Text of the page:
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Worst year on record: Almost 110,000 patients went without hospital beds last year

The INMO says its a 9% increase on 2017 – itself a record high – and nearly double the number in 2006 when records began.

File Photo
File Photo

Updated Jan 2nd 2019, 2:35 PM

LAST YEAR WAS the worse record of hospital overcrowding says the Irish Nurses and Midwives Organisation (INMO). 

According to their Trolley Watch report 108,227 patients went without hospitals beds in 2018, a 9% percent increase on 2017 and double the number since records began in 2006.

The months with the highest figures were January (12,201), February (10,772) and March (10,511).

The hospital which was most impacted was Limerick University Hospital that saw 11,437 patients go without beds. The INMO blames the crisis on low capacity and understaffing.

INMO General Secretary Phil Ní Sheaghdha says, “The health service does not have enough beds to support our population.”

“More beds means more nurses, but the HSE simply can’t hire enough on these wages. It’s beyond time for the government to engage proactively with the INMO to resolve the crisis in Irish nursing and midwifery.”

“Patients should be focused on recovering,” he says. “2019 must see real changes in policy and funding to resolve this once and for all.”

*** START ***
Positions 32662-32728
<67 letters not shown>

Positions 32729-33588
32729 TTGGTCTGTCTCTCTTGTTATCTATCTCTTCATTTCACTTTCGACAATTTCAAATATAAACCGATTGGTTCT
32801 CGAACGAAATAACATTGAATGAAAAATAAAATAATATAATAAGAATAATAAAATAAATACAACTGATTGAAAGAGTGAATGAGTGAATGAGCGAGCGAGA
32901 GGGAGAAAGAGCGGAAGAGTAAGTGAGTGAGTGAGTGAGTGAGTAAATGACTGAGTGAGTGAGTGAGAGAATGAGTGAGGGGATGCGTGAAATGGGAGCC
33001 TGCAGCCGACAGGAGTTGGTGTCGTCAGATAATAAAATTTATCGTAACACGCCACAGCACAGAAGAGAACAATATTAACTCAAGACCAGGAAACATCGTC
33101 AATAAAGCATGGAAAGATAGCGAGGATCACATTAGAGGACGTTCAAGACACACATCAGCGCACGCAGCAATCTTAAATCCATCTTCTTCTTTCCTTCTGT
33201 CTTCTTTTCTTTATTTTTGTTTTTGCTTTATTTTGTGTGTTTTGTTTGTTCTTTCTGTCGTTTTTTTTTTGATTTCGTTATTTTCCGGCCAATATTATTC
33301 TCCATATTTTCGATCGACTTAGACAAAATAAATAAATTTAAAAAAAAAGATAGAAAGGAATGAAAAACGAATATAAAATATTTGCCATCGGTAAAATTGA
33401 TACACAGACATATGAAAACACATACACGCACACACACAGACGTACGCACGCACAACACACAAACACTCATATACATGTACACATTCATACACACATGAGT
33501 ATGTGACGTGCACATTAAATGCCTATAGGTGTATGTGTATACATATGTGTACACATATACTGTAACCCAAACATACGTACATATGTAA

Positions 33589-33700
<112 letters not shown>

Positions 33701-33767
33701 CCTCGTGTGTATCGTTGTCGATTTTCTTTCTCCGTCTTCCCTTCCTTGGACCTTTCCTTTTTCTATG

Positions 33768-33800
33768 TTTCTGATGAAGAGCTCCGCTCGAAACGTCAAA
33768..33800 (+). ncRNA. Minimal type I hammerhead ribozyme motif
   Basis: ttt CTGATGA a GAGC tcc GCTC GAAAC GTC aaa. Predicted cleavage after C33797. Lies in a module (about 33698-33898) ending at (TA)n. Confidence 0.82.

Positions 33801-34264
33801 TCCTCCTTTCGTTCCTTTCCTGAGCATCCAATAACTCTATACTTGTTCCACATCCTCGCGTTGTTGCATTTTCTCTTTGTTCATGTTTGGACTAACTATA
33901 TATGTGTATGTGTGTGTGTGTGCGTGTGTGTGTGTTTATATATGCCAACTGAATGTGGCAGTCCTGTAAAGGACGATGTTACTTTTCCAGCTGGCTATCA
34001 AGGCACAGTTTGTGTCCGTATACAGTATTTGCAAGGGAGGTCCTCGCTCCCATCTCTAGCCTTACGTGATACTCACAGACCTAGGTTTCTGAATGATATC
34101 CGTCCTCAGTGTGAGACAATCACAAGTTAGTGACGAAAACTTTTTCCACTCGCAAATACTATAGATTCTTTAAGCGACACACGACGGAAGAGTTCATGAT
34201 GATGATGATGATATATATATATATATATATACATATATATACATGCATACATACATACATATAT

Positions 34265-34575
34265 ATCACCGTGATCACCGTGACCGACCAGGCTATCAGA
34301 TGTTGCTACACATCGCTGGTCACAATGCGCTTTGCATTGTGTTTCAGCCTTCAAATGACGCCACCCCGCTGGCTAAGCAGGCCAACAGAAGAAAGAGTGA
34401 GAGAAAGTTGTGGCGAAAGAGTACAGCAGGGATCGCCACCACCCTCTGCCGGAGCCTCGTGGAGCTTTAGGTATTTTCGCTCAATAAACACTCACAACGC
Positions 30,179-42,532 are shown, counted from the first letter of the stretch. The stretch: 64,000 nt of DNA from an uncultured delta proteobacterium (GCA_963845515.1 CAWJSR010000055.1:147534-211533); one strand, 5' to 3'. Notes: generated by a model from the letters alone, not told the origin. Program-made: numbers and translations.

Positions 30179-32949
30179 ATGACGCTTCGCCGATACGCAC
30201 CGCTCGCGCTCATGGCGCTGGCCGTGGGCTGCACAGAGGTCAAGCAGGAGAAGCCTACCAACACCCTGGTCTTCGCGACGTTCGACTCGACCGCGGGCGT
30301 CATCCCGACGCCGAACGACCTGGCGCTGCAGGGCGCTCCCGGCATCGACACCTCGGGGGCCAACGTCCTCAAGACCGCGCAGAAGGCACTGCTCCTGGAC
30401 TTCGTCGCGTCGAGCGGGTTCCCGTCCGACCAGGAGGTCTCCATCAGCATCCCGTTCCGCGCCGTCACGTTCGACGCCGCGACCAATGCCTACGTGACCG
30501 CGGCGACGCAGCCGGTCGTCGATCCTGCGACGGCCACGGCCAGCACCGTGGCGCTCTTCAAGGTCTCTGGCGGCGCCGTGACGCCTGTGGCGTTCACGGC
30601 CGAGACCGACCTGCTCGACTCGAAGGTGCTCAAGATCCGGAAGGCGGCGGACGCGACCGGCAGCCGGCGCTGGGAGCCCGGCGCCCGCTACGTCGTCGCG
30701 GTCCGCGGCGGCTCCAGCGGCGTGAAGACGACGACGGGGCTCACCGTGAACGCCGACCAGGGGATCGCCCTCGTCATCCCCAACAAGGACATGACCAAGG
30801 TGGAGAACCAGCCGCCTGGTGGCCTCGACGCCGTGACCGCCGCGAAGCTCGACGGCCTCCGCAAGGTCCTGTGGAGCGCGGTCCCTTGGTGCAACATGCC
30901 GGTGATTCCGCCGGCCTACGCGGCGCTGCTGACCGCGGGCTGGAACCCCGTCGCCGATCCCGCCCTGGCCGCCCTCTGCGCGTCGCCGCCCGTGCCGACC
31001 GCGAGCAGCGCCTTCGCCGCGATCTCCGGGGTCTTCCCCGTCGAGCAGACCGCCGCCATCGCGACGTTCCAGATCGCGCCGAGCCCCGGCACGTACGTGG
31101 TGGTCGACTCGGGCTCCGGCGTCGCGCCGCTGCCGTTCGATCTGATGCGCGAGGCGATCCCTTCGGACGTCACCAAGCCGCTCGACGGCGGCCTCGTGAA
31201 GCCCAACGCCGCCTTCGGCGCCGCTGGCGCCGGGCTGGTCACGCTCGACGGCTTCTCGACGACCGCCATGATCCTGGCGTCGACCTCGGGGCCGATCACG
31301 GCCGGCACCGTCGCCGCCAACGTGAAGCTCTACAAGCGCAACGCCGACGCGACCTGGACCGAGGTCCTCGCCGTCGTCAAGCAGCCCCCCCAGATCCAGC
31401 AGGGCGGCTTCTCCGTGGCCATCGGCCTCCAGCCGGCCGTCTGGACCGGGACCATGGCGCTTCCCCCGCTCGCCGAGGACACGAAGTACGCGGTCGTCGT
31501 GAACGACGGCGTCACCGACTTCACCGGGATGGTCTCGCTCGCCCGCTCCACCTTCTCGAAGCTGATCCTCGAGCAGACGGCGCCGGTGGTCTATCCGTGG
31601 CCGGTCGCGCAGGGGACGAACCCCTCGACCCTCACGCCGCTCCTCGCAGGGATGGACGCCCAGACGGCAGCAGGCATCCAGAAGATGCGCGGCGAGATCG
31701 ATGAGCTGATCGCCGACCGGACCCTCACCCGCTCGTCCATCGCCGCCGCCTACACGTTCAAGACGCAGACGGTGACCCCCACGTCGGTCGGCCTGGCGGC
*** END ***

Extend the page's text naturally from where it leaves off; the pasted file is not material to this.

The worse hit hospitals were:

  • Limerick University Hospital – 11,437
  • Cork University Hospital – 9,135
  • Galway University Hospital – 7,452
  • Midlands Regional Hospital, Tullamore – 5,831
  • Tallaght University Hospital – 5,432

Today’s figures

2019 has, so far,  got off to a promising start as the number of people on trolleys today has dropped by 54% compared to the same day last year, according to the HSE.

However 236 patients are still awaiting admission to a hospital bed across the country.

The health service said that the month of December saw a 19% decrease in 8am trolley numbers compared to December 2017. It added that the comparison with quarter 2018 is skewed by the impact of a number of severe weather events.

It thanked the public for using alternative service options available including injury units, local GP and pharmacy services.

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